The Stigma of Crossdreaming

Me and you; god only knows it’s not what we would choose to do…

I’ve been having a very fascinating conversation lately with a very lovely girl.  I’ve been discussing with her my crossdreaming, and how it relates to and drew out my true self.  And, let me start by saying I don’t want to speak for everyone.  But I do have to wonder if a few things I have come to realize about myself don’t apply to my fellow crossdreamers, no matter what part of their self realization journey they happen to be on.Genesis-2-female-base

I’m getting to a point where I believe that, for the most part, crossdreamers are experiencing some form of non-binary gender identity.  That’s a pretty grand and grandiose statement, to be sure, but it’s how I feel about it at present.  The very notion suggests that the persons brain is capable of processing the non-binary, but the current brain paths aren’t sure how to process and parse that information.  For me, obviously, that identity was that I was a woman, and that the reason I love to see myself as a woman is merely a form of loving myself, and embracing that.  What I am trying to drive at, in essence, is actually pretty basic in a way: crossdreaming is something trying to express itself.

And it’s for this reason that its important, very important, that we spread information about crossdreaming as best we can.  As far as we can reach, with as much understanding as we can muster.  Otherwise, we’re purposefully (if not intentionally and spitefully depending on the source) forcing people to repress a powerful part of themselves, and keep many people in a dangerous psychological state of denial and self-ignorance.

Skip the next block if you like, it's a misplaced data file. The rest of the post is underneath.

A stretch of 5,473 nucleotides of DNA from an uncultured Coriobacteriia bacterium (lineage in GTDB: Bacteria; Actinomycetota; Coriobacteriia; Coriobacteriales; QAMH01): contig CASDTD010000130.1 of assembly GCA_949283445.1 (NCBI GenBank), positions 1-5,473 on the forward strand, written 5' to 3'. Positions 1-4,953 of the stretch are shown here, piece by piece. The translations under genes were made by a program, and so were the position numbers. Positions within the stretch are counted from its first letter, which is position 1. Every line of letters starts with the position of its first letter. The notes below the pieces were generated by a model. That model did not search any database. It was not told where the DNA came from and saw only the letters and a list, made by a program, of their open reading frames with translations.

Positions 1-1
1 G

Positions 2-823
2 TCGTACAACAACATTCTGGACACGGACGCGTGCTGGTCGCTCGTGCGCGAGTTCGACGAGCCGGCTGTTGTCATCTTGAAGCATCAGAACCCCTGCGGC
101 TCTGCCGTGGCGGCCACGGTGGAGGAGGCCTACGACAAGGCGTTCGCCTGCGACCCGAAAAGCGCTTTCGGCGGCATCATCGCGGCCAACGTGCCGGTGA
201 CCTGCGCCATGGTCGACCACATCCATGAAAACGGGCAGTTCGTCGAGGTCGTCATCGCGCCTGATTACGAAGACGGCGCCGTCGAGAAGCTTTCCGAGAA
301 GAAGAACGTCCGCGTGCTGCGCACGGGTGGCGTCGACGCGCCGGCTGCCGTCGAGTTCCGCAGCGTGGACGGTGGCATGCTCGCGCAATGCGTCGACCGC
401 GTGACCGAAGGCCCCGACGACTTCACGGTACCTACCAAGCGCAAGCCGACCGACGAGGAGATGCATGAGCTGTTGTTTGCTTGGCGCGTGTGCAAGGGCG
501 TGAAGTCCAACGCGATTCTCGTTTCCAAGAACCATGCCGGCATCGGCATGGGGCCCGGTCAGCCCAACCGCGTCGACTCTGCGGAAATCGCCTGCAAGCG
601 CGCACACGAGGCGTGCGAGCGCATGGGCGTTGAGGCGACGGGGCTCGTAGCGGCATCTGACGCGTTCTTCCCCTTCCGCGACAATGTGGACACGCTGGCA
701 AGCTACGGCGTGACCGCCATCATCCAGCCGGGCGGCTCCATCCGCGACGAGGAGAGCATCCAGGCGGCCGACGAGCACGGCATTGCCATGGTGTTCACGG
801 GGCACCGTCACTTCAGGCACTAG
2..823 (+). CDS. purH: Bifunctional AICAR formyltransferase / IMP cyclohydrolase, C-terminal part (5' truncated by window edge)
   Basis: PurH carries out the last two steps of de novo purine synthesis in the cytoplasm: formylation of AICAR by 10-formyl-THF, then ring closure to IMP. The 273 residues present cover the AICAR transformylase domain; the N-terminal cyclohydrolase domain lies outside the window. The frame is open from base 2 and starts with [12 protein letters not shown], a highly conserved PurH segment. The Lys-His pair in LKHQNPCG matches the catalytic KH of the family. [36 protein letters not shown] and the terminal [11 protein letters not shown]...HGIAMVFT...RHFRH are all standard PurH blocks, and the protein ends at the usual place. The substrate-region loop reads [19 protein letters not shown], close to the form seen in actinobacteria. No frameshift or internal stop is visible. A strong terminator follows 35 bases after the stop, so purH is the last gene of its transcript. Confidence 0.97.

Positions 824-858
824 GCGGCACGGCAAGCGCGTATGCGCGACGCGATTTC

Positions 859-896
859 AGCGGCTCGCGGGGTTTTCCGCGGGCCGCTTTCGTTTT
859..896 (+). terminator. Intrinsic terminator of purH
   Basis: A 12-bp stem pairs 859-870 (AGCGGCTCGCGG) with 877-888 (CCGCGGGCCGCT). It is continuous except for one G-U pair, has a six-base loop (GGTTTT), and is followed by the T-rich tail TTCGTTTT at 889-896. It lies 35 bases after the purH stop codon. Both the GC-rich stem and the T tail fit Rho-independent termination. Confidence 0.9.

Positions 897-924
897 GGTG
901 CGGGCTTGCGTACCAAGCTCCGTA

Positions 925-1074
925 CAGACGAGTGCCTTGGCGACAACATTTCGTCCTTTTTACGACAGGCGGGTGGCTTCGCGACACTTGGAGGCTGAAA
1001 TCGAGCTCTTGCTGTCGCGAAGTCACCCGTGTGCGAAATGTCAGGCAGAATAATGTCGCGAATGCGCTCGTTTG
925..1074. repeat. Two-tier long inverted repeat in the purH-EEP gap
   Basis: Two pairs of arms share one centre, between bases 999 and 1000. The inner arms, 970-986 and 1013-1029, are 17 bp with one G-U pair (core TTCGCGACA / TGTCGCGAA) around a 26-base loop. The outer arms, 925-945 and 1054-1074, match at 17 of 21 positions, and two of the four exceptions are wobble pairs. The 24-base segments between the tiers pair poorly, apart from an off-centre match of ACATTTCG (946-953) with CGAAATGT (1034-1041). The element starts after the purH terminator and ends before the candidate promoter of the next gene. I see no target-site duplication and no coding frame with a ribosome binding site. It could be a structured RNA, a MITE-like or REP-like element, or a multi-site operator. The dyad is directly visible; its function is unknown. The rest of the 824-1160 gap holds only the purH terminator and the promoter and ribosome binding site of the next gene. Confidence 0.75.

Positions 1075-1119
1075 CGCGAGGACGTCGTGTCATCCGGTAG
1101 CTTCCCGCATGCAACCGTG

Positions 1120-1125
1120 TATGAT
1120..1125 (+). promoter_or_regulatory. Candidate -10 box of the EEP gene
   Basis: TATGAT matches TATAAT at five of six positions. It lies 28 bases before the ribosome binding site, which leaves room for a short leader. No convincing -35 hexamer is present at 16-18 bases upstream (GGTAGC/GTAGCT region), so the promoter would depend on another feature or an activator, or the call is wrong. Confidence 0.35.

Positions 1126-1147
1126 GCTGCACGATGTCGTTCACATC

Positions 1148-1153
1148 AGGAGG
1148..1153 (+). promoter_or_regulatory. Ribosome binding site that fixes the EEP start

Speaking from my own personal experience, I was absolutely petrified with shame about my cross dreaming.  It wasn’t just the exaggeration of my fantasies (a point I plan on discussing further in a future post about validation), it was mostly the idea itself.  Why did I feel this way?  What did it mean for me, and most germane to this particular discussion: what is wrong with me?  The answer is obviously: nothing.  But try telling that to younger me, and why?

We live in a ridiculously prudish culture.  We are so uptight about anything of a sexual nature, that any expression that seems even remotely deviant that enters ones brains can become a terrifying concept for one to have to deal with.  Now, you add on added social stigma of something like crossdreaming as it relates to gender identity, etc, and you’ve opened another bigger can of worms.

Then you add in a third layer.  You happen to use the anonymity of the internet and lo and behold, you discover this is a “thing” and you’re not alone.  But what’s this?  There’s still a fight against being marginalized as fetishism?  And not from the avenues you thought they’d come from alone, but from within the LGBT community itself?  Well, now what?  Who the hell will accept me?  How can I explore this, find out who I am, become who I am, embrace and love myself for who I am?  I plowed through it myself, but I’m just one one woman.  What about the rest, the lost and all alone?

Admitting to crossdreaming can be akin to putting a big target on yourself.  And we need to change that.

Maybe it’ll take a crappy fanfic turned phenomenon set of books to bring this to the public?  (I kid, if someone wants to write about cross dreaming, I would hope it’s better than the writing of 50 Shades).   I really don’t have a solution to the problem of “more awareness and understanding.”  I just know we need it.  Because I know there are way too many out the struggling with this, desperately searching for an outlet, and we’re denying them that, either by design or by inactivity.